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A Life Outside: Jon Frankel on Writing

December 9, 2014

Tags: Jon Frankel, Buzz Callaway, GAHA, Sci-fi, Noir

I met Jon Frankel when I was writing for a small newspaper upstate. Jon was one of my first literary mentors: a drop out single-dad who had published a punk noir medical thriller, worked in the stacks of a college library, spent his money on books and liked to drink. He also had an encyclopedic knowledge of Shakespeare and John Donne and was an excellent cook. Jon was good company. Transgressive and funny and self-possessed. In a town that boasted waiters with PhDs he was (more…)

Traffic Jams, Wedding Plans, and Louis-Ferdinand Celine

May 19, 2014

Tags: Spain, France, Marc Lepson, Louis-Ferdinand Celine, modern love

The cat’s been out of the bag for a while now about my love of Louis-Ferdinand Celine. I wrote about him when So Much Pretty came out, and the epigraph of Be Safe I Love You is a quote from Journey to the End of the Night.

I know you don’t like Celine. Which is fine. You’re not supposed to and he certainly never cared one way or the other. He’s an anti-semite. I don’t think anyone’s ever denied or tried to gloss over this fact. Misanthropes tend to be equal opportunity haters.

So all of you who hate Celine for hating, will be happy to know (more…)

The Things She Carried

April 12, 2014

Tags: Fiction, women in the military, The Things She Carried

My piece on women soldiers in literature, first published in New York Times, April 1

THE injury wasn’t new, and neither was the insult. Rebecca, a combat veteran of two tours of duty, had been waiting at the V.A. hospital for close to an hour when the office manager asked if she was there to pick up her husband.

No, she said, fighting back her exasperation. She was there because of a spinal injury she sustained while fighting in Afghanistan. (more…)

Growing Up With Sam Beckett

April 2, 2014

Tags: Samuel Beckett

a latenight childhood existential crisis
When I was a child my parents’ library looked like it had been entirely gleaned from free boxes put out by the Students for a Democratic Society on the University of Michigan quad in 1969. It was an odd variety of texts; Ivan Illich’s Deschooling Society, The Autobiography of Malcolm X, nonsense by Baba Ram Dass, dog-eared books of philosophy, complete editions of Victor Hugo and Zola and James Joyce, the novels of William S. Burroughs, and the plays of Samuel Beckett. They even had a copy of Wilhelm Reich’s book Listen Little Man, illustrated by William Steig. I read many of these books before (more…)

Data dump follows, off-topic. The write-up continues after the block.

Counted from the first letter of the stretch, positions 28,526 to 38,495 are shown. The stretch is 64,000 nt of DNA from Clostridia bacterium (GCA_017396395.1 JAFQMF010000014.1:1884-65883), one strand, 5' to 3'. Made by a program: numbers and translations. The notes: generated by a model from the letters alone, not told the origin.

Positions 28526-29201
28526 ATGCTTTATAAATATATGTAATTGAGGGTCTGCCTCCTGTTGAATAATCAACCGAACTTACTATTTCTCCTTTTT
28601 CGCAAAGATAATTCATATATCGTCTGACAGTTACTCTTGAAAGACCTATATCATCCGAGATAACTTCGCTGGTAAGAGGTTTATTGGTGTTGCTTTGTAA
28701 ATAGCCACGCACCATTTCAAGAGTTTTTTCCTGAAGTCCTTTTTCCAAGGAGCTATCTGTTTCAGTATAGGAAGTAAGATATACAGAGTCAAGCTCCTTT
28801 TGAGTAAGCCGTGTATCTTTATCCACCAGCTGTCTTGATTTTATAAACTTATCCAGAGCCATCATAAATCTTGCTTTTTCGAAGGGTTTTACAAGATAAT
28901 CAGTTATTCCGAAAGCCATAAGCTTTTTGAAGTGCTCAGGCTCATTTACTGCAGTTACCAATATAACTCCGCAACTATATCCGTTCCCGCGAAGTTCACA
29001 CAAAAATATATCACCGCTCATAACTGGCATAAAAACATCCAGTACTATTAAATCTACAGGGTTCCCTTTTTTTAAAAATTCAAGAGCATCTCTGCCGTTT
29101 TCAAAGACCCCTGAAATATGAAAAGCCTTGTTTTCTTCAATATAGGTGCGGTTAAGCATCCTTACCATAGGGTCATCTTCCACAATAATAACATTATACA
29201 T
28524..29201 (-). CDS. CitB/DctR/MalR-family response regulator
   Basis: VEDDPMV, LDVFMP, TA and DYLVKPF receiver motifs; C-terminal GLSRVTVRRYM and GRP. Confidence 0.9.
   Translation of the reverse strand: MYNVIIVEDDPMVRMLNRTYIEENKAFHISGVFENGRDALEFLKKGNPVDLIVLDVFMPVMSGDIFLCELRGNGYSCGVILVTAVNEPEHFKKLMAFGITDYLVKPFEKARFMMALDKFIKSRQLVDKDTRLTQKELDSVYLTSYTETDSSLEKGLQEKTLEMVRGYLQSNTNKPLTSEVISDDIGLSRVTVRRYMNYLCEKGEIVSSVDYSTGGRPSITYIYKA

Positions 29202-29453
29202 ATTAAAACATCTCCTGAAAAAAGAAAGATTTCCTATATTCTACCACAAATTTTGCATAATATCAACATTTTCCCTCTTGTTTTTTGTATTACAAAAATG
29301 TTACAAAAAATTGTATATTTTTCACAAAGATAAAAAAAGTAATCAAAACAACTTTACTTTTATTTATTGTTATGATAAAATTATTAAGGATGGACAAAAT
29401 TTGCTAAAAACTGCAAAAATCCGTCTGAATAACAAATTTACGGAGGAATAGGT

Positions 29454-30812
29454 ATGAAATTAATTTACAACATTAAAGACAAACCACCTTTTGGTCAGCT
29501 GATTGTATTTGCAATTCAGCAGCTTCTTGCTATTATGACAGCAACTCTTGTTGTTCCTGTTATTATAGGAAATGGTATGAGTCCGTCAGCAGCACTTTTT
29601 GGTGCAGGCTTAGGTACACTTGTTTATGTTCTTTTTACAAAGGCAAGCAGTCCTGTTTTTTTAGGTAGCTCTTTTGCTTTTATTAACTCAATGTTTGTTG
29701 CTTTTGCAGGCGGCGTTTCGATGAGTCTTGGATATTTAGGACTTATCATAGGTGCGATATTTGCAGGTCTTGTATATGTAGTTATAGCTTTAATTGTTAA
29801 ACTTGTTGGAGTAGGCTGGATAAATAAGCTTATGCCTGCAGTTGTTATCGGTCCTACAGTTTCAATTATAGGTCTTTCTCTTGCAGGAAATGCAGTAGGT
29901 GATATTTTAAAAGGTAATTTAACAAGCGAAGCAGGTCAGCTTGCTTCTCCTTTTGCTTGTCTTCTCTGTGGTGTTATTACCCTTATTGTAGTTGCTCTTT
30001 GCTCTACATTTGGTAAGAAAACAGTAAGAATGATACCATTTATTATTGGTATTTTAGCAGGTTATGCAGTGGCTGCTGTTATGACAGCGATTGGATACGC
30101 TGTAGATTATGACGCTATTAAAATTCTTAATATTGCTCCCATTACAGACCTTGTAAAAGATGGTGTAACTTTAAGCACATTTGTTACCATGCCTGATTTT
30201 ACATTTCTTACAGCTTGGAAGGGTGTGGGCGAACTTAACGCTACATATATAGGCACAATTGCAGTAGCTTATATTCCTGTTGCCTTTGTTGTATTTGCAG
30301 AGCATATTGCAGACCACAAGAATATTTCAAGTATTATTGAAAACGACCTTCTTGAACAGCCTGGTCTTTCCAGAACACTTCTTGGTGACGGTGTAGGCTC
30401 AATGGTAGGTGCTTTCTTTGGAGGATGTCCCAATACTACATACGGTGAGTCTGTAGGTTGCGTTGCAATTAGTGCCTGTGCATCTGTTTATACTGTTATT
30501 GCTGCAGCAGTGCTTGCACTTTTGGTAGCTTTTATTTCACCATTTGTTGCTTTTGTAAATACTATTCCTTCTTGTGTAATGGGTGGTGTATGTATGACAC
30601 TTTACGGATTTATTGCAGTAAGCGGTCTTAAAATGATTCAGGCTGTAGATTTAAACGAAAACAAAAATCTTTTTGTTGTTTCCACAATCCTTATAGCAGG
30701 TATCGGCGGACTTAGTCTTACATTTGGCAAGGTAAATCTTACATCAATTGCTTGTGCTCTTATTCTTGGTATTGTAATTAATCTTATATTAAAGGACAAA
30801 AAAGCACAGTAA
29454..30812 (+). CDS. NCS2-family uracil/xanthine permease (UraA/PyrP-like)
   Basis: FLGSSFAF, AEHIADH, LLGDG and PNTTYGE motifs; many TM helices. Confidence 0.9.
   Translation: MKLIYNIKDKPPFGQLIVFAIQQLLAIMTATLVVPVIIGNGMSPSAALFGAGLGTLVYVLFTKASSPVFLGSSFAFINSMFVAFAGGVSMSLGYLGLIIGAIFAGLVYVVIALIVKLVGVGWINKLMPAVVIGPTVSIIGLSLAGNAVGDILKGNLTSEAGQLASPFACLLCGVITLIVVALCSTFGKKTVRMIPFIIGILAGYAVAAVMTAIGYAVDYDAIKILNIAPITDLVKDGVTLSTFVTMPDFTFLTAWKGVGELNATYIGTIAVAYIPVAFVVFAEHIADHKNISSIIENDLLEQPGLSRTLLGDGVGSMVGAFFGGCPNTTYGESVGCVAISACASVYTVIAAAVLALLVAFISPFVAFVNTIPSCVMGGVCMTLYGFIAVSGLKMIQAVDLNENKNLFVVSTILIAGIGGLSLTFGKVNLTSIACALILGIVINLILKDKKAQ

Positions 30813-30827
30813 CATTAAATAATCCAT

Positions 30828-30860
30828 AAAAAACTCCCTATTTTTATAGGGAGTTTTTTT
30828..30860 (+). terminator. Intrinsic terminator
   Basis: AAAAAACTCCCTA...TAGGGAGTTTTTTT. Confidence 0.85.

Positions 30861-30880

On Colorblindness

March 27, 2014

Tags: Yellow

My favorite color is yellow because it’s one of the only colors I can see.

This is something I don’t think about that much even though it makes my experience in the world significantly different from that of color sighted people. I have severe deuternopia—a kind of red/green colorblindness. This makes things like (more…)

On Literary Role Models

March 18, 2014

Tags: literary influences, persona, Eliot Vereker

When I was a child my favorite story was a piece by James Thurber that my mother used to read to me. It was called “Something to Say," about an alcoholic writer named Elliot Vereker. Vereker was an eccentric whose genius was confirmed by the number of terrible things he did; freeloading on friends, crashing parties, breaking light bulbs on the ground because he liked the sound of shattering glass, wrenching plumbing away from the walls of other people's apartments and denouncing the achievements of those around him. Despite this he was loved and respected—seen as a man of talent and substance. To my eleven year old mind, Vereker seemed the perfect role model. (more…)

WHY DO YOU TEACH IN THE BRONX?

March 17, 2014

Tags: Bronx Community College, teaching, diversity

the beautiful BCC campus
There are generally two types of people who ask me this. Those who assume I’m there for ideological reasons, or those who are “concerned for my safety.”
So I thought I’d finally take the time to answer this question, instead of being quietly offended by its (hopefully unwittingly) racist implications.

I teach at Bronx Community College because (more…)

The Way She Looks Now

February 26, 2014

Tags: poetry, Kaye Newbury, feminist, gender

Kaye Newbury
The book I’ve been waiting for my entire life has just been published by Foothills Press; The Way She Looks Now, a collection by poet Kaye Newbury.
Newbury grew up in central Pennsylvania, one of ten children, raised by a single working mother. She took some (more…)

Welcome Home J. Howard

February 18, 2014

Tags: military families, resilience, how to jump out of cars

I come from a military family. It’s not something I talk a lot about though my friends know this. Every generation had their war, and thankfully their homecoming, from World War I to Afghanistan.

I wrote Be Safe I Love You to show how war affects not just the men and women who fight, but whole (more…)

Bad Advice from Kurt Vonnegut

December 19, 2013

Readers of this blog (and friends) will know my mother as the person whose ideas about parenting included reading booze-drenched modernist classics to me when I was eleven. So, it will not come as a surprise to anyone that when I was a few years older than that, she dropped me off at aKurt Vonnegut reading while she went to (more…)